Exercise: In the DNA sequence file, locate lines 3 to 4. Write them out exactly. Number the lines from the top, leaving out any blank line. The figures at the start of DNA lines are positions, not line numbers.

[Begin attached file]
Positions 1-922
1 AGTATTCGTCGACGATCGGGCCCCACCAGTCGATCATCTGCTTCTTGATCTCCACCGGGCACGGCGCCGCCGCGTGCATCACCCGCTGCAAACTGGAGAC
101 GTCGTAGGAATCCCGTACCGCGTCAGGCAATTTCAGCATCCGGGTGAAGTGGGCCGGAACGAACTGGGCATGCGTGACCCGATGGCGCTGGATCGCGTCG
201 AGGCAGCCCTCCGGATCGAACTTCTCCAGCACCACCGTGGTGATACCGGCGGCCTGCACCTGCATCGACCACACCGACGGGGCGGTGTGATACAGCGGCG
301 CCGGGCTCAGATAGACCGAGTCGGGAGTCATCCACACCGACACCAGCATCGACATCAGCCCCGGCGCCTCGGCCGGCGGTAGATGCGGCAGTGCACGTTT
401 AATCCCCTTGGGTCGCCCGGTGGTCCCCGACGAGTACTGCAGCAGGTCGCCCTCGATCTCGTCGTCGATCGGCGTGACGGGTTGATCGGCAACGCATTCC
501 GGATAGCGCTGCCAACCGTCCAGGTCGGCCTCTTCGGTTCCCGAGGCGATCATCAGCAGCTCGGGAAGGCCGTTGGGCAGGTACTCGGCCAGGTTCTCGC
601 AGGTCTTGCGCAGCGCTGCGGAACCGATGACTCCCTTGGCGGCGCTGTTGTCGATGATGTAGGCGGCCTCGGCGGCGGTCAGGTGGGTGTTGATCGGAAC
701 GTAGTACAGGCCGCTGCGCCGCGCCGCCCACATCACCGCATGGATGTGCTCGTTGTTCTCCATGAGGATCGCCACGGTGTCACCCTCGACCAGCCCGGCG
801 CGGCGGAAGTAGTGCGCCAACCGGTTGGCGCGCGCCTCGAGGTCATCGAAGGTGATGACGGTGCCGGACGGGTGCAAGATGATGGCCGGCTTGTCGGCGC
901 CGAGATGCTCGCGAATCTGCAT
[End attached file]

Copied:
101 GTCGTAGGAATCCCGTACCGCGTCAGGCAATTTCAGCATCCGGGTGAAGTGGGCCGGAACGAACTGGGCATGCGTGACCCGATGGCGCTGGATCGCGTCG
201 AGGCAGCCCTCCGGATCGAACTTCTCCAGCACCACCGTGGTGATACCGGCGGCCTGCACCTGCATCGACCACACCGACGGGGCGGTGTGATACAGCGGCG